- Co-founded and developed a health centre serving 13,000 people in a remote area of Rwanda
- A maternity unit and health education network is saving local lives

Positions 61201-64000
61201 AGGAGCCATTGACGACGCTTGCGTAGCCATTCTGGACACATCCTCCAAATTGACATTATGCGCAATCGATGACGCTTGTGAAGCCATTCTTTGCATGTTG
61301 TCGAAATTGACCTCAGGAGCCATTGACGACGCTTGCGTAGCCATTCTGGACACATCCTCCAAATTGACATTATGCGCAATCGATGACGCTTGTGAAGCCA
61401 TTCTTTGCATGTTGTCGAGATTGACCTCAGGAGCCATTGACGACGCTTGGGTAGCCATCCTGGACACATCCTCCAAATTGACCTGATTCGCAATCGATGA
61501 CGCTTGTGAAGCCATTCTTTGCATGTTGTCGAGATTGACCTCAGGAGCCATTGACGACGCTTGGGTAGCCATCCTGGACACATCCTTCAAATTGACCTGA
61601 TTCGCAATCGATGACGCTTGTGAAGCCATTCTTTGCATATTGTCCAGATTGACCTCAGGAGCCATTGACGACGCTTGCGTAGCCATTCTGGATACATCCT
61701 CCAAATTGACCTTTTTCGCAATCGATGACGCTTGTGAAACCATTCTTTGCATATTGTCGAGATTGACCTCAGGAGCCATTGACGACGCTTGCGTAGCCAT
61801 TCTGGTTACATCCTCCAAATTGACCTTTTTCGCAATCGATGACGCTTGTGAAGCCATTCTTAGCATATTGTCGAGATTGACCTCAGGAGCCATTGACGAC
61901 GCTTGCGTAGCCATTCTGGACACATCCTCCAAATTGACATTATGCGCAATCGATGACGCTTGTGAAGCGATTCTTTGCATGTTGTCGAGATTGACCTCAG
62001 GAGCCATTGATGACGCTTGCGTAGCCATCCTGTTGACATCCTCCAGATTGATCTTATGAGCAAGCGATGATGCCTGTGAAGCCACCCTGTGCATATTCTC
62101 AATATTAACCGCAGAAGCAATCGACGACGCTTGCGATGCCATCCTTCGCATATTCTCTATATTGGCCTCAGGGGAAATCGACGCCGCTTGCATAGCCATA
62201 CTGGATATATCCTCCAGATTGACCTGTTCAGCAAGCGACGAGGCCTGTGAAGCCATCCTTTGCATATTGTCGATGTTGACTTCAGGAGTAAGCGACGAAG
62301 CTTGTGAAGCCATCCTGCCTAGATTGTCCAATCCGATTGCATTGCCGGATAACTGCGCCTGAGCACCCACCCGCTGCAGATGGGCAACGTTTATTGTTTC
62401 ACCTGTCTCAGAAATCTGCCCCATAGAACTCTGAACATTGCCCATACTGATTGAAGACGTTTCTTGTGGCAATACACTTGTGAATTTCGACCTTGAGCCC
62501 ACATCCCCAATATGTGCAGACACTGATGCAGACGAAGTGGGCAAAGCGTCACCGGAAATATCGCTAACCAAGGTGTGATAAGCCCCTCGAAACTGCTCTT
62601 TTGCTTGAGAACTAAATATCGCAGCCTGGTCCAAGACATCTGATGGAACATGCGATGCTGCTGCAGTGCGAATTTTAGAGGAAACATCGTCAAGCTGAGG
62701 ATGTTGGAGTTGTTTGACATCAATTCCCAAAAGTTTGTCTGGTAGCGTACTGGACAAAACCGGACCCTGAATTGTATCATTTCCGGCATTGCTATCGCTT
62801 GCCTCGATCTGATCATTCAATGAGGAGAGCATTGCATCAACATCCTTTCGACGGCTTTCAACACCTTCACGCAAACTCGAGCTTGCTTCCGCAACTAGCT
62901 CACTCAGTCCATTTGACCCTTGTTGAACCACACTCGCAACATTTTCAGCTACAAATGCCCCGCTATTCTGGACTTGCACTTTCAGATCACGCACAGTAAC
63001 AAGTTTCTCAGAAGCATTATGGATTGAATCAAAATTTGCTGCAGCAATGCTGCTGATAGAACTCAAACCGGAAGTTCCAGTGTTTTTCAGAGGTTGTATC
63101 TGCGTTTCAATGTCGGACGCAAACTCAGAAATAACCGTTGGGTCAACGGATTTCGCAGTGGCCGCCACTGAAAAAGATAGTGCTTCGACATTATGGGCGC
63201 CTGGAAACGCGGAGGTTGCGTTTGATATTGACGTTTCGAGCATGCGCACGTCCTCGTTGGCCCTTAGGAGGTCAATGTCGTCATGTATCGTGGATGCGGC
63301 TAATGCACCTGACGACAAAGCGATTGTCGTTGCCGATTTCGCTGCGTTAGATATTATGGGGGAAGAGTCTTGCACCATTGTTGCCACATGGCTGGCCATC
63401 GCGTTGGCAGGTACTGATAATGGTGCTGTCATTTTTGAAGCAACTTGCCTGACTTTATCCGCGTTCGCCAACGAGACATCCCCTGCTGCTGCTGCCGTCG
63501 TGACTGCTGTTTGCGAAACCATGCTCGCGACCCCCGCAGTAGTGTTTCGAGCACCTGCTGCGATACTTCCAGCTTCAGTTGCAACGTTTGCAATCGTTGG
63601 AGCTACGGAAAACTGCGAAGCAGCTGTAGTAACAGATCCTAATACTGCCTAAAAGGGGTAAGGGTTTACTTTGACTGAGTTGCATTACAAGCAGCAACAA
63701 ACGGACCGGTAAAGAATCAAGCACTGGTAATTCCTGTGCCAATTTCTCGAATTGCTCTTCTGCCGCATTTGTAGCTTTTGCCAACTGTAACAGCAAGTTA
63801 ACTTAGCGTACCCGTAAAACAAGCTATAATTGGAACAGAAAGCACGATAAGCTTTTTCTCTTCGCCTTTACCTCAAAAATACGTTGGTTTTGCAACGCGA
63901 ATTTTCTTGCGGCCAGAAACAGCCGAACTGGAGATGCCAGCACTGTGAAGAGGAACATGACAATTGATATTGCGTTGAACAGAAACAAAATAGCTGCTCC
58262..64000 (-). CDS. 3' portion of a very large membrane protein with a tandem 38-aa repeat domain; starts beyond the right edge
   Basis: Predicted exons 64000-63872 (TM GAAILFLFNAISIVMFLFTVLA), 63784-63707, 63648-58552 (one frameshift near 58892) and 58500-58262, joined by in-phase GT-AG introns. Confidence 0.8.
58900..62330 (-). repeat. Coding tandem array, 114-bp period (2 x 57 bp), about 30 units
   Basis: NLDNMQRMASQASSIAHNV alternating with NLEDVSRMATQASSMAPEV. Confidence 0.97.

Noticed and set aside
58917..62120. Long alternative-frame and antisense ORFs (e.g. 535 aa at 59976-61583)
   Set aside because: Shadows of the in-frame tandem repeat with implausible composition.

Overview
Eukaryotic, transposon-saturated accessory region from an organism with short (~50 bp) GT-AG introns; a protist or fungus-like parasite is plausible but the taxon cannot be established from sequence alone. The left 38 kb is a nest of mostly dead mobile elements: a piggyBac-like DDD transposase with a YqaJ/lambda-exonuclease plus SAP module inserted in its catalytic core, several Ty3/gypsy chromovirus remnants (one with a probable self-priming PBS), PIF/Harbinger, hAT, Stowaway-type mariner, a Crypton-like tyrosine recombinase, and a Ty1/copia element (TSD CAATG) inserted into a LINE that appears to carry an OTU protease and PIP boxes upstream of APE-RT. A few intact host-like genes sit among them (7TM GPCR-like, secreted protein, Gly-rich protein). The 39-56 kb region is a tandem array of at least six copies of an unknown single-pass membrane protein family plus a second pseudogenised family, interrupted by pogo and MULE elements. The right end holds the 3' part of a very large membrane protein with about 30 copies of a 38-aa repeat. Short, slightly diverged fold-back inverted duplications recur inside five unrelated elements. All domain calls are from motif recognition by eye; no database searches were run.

Ntarama is in a swampy, malarial area south of Kigali. Many Tutsi were deported there by the majority Hutu Government before the genocide, hoping they would die of disease. An inhospitable and marginalised area without any health provision, it became one of the areas of greatest resistance during the 1994 genocide. In 2009, following consultation with the local community, our Rwandan project partners (SURF and AVEGA) opened a walk-in health centre with a doctor, four nurses, a laboratory, a pharmacy, family planning services and facilities for minor surgery. In 2011 a fully operational hospital was opened, offering maternity beds, a labour ward and delivery suite, and 18 regular hospital beds. The hospital has HIV clinics and dispenses anti-retroviral drugs. It also has a network of outreach workers making home visits and teaching about health and hygiene. Ntarama Hospital was formally recognised by the Ministry of Health and now sees more than 13,000 people a year. Local rates of maternal mortality and malaria have both fallen dramatically as a consequence.